BARRY ROCHE Southern Correspondent
THE NATIONAL Institute of Regional and Spatial Analysis has been challenged by a senior planning official in Cork over the methodology they used to conclude that the city’s planners allowed excessive housing construction during the Celtic Tiger.
Cork City Council director of planning Kevin Terry said yesterday he believed that the model used in the report, which criticised “a catastrophic failure of the planning system”, was “highly suspect”.
The institutes’s report said planning had failed to act as a counter-balance to development pressures in order to maintain a stable housing market and try to prevent bust- and-boom cycles.
The report said that during the Celtic Tiger period, a laissez-faire approach to planning predominated at all levels.
The report by the NUI Maynooth-based institute, A Haunted Landscape: Housing and Ghost Estates in Post-Celtic Tiger Ireland, noted that in Cork city the number of units constructed was far in excess of demand experienced during the Celtic Tiger.
According to the report, there were some 51,441 housing units in the Cork City Council area in 2006 with some 6,167 of these vacant at the time of the census with a further 3,579 new units being built between April 2006 and December 2009.
Looking at household numbers in the 2006 census and household growth between 1996 and 2006 in the area and factoring in an obsolescence rate of six per 1,000 per annum, the report authors conclude that Cork city is potentially oversupplied by 3,605 units.
However, Mr Terry challenged the report’s authors on their application of the model of calculation to a city like Cork.
“The report authors say there is a housing stock in Cork of 51,441 and that between April 2006 and December 2009, some 3,579 houses were built in the city leading, they say, to a potential oversupply of 3,605.
“They’re effectively saying no houses should be built in Cork city even though they factor in an obsolescence rate of six per 1,000 per year which leads them to calculate that some 1,257 houses became obsolete during the same period.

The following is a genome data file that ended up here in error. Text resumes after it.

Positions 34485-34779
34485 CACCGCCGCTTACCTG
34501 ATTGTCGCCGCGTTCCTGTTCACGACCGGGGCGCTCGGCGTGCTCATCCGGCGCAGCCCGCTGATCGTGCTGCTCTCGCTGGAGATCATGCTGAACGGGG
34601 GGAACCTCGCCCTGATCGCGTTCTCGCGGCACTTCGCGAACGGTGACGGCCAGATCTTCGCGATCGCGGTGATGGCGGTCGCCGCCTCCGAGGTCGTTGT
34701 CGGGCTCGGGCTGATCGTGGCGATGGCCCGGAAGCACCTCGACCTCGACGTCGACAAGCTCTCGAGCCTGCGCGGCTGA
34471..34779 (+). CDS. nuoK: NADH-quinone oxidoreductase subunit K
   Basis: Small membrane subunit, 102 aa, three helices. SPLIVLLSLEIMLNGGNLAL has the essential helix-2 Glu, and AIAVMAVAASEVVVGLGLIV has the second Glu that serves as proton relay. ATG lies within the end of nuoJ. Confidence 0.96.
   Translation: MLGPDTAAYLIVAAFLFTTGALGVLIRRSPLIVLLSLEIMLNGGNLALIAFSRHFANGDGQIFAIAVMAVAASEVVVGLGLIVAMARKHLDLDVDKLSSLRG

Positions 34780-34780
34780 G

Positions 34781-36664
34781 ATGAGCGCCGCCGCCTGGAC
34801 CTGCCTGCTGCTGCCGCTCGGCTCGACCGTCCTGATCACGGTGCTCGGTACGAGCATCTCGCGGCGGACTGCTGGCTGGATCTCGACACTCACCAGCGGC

“But if you have housing obsolescence at that rate and you’re not building any more new houses, then you’re going to end up with a decline in housing stock and a decline in population which is contrary to Government policy of developing Cork as a Gateway city.”
Mr Terry said that the main area within the Cork City Council area zoned for housing development was the Cork docklands and it was essential to the Cork Area Strategic Plan’s objective of growing the city’s population from 120,000 to 150,000 over the next 15 years.
“The model appears to take no account of Government policy of higher densities in urban areas, the National Spatial Strategy, sustainable development or the Gateway policy,” he said.
Good planning, bad timing: how developments missed the market
ALTHOUGH CORK city and Cork county offer some of the best examples of planning-led development, plans in both local authority areas have suffered in terms of timing, coming on stream as the market softened, says the National Institute of Regional and Spatial Analysis (Nirsa).
In a paper devoted to the Cork experience, Cian O’Callaghan and Rob Kitchin describe the Cork Area Strategic Plan (CASP) and the Cork Docklands Development Strategy (CDDS). “The CASP and the CDDS both aimed to implement an approach to development that was co-ordinated at the urban and regional levels and aimed to stimulate growth that was in line with National Spatial Strategy guidelines and best practice in spatial planning,” they say.
Notwithstanding this, Cork has ended up with high levels of house vacancy due to factors including how development in Cork has “suffered from unfortunate timing”.
The authors say the Cork docklands project was aimed at increasing urban density while establishing apartment living and stimulating the growth of the knowledge economy by providing office spaces in the dockland area.
“By the time the recession hit, the docklands project had yet to really get off the ground, they say, adding that city centre developments such as the Elysian, which aimed to capitalise on apartment living, came on stream just as the market imploded.
“At the same time, new housing estates were being developed in the suburbs. Many of these came on stream at the wrong time. Additionally, many prospective buyers had been priced out of the market as property prices soared, forcing them further out . . .”
The authors say while there was a strong rationale within the logic of spatial planning in Cork, the levels of growth expected from these strategies were excessive with land rezoning in towns and villages for huge estates in excess of reasonable demographic projections.
“Rather than indicating the futility of evidence-based planning, the case of Cork demonstrates the problems associated with the fragmentation of the Irish planning system. In the absence of joined-up planning, local authorities have only limited ability to guide development in co-ordinated ways.
“While Cork certainly was not immune from the frenzied overdevelopment of the Celtic Tiger period, the fact that, to a certain extent, this development followed a coherent plan means that in the long run, this may not be as destructive as in other counties where development was let run amok without rhyme or reason.” BARRY ROCHE